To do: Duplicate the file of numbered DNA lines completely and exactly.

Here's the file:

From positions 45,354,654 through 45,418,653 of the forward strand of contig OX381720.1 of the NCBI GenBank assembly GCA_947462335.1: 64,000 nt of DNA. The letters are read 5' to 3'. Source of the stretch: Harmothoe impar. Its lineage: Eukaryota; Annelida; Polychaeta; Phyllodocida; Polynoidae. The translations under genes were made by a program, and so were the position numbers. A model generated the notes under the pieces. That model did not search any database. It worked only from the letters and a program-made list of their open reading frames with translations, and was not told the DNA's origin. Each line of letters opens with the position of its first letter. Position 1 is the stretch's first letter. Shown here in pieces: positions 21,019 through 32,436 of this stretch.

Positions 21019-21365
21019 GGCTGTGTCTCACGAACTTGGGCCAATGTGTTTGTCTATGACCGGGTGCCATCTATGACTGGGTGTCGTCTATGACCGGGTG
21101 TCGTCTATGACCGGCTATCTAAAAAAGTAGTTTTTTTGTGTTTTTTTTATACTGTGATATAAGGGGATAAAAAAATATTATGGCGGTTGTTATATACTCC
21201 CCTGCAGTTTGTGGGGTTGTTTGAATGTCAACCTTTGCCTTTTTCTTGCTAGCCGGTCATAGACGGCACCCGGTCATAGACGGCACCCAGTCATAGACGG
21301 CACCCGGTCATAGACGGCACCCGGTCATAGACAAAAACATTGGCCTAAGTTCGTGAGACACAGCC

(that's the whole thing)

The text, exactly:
From positions 45,354,654 through 45,418,653 of the forward strand of contig OX381720.1 of the NCBI GenBank assembly GCA_947462335.1: 64,000 nt of DNA. The letters are read 5' to 3'. Source of the stretch: Harmothoe impar. Its lineage: Eukaryota; Annelida; Polychaeta; Phyllodocida; Polynoidae. The translations under genes were made by a program, and so were the position numbers. A model generated the notes under the pieces. That model did not search any database. It worked only from the letters and a program-made list of their open reading frames with translations, and was not told the DNA's origin. Each line of letters opens with the position of its first letter. Position 1 is the stretch's first letter. Shown here in pieces: positions 21,019 through 32,436 of this stretch.

Positions 21019-21365
21019 GGCTGTGTCTCACGAACTTGGGCCAATGTGTTTGTCTATGACCGGGTGCCATCTATGACTGGGTGTCGTCTATGACCGGGTG
21101 TCGTCTATGACCGGCTATCTAAAAAAGTAGTTTTTTTGTGTTTTTTTTATACTGTGATATAAGGGGATAAAAAAATATTATGGCGGTTGTTATATACTCC
21201 CCTGCAGTTTGTGGGGTTGTTTGAATGTCAACCTTTGCCTTTTTCTTGCTAGCCGGTCATAGACGGCACCCGGTCATAGACGGCACCCAGTCATAGACGG
21301 CACCCGGTCATAGACGGCACCCGGTCATAGACAAAAACATTGGCCTAAGTTCGTGAGACACAGCC